|th c., apart from its cultural significance, testifies, to the complete rustablishment of English as the language of writing. Some authors wrote in their local dialect from outside London, but most of them used the London dialect or forms of the language combining London and provincial traits. Towards the end of the century the London dialect had become the principal type of language used in literature a sort of literary ‘pattern’ to be imitated by provincial authors.|
The literary text of the late 14th c. preserved in numerous manuscripts, belong to a variety of genres. Translation continued, but original composition were produced in abundance; party was more prolific than prose. This period of literary florescence is known as the ‘age of Chaucer’; the greatest name in English literature before Shakespeare other writers are referred to as ‘Chaucer’s contemporaries’).
One of the prominent authors of the time was John de Trevisa of Cornwall. In 1387 he completed the translation of seven books on world history - ‘Polychronicon’ by R. Higden – from Latin into the South-Western dialect of English. Among other information it contains some curious remarks about languages used in English: ‘ Trevisa:…gentle men have now left to teach (i.e. ‘stopped teaching’) their children French. …Higden: It sums a great wonder how Englishmen and their own language and tongue is so diverse in sound in this one island and the language of Normandy coming from another land has one manner of sound among all men that speak it right in England…men of the East with men of the West, as it were under the same pared of heaven, award more in the sound of their speech than men if the North with men of the South.
Of Greatest linguistic consequence was the activity of John Wyclif (1324-1384), the forerunner of the English Reformation. His most important contribution to English prose was his (and his pupils’) translation of the Bible completed in 1384. He also wrote pamphlet protesting against the corruption of the Church. Wyelif’s Bible was copied in manuscript and read by many people all over the country. Written in the London dialect, it played an important role in spreading this form of English.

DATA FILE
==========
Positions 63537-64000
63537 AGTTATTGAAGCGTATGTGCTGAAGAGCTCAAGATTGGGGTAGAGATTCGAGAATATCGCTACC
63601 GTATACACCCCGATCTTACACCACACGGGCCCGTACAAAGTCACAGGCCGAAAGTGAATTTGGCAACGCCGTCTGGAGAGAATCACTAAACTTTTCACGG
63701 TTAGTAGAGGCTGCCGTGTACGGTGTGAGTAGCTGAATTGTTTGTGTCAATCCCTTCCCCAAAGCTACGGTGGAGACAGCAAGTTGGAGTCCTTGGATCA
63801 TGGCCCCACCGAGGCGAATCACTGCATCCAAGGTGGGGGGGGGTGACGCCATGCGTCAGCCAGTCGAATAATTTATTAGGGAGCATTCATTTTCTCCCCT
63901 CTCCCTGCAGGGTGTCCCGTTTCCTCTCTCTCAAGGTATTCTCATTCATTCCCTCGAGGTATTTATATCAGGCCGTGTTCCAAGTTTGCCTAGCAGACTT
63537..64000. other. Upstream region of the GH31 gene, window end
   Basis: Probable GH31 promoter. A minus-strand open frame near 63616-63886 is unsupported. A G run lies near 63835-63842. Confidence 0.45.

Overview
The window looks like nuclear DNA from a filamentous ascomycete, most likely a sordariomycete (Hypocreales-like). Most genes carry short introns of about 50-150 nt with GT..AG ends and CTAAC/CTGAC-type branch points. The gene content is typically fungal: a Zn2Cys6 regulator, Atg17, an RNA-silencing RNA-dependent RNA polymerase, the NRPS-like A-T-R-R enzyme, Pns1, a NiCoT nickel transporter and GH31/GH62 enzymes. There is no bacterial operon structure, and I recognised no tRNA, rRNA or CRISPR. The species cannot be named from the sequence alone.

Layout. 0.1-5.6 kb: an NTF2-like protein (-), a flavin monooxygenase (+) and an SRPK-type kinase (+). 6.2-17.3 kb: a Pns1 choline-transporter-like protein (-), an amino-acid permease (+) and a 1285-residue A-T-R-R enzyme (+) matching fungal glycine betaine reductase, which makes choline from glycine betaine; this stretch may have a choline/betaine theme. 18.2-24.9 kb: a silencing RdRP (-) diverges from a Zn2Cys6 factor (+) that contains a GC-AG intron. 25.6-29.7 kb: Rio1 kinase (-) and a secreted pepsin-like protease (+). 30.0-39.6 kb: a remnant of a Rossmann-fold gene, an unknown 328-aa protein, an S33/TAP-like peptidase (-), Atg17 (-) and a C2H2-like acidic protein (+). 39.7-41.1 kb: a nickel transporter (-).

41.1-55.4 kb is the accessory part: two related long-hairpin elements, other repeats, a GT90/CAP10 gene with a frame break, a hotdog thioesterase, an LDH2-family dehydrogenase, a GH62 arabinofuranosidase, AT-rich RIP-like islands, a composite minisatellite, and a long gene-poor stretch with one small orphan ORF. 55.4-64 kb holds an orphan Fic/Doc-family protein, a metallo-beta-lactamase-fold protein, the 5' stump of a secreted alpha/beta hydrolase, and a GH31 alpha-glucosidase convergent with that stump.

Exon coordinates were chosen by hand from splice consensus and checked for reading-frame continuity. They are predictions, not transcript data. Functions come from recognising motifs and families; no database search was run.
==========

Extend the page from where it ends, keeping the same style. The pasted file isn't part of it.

The chief poets of the time, besides Chaucer, were John Gower, William Langland and, probably, the unknown author of ‘Sir Gawaine and the Green Knight’).
The remarkable poem of William Langland ‘The Vision Coneerning Piers the Plowman’ was written in a dialect combining West Midland and London features; it has survived in three versions, from 1362 to 1390; it is an allegory and a satire attacking the vises and weaknesses of various social classes and sympathizing with the wretchedness of the poor. It is presented as a series of visions appearing to the poet in his dreams. He susdiverse people and personifications of vices and virtues and explains the way to salvation, which is to serve Truth by work and love. The poem is written in the old alliterative verse and shows no touch of Anglo-Norman influence.
John Gover, Chaucer’s friend and an outstanding poet of the time, was born in Kent, but there are not many Kentisins in his London dialect. His first poems were written in Anglo-Norman and in Latin. His longest poem ‘Vox Clamantis’ (’the Voice of the Crying in the Wilderness’) is in Latin; it deals with Watiyler’s rebellion and condemns all roans of Society for the sins which brought about the terrible revolt. His last long poem I is in English: Confession Amantis (‘The Lover’s Confession), a composition of 40000 acto-syllabis . It contains a vast collection of stories drawn from various sources and arranged to illustrate the seven deadly sins. John Gower told his tales easily and vividly and for long was almost as popular as Chaucer.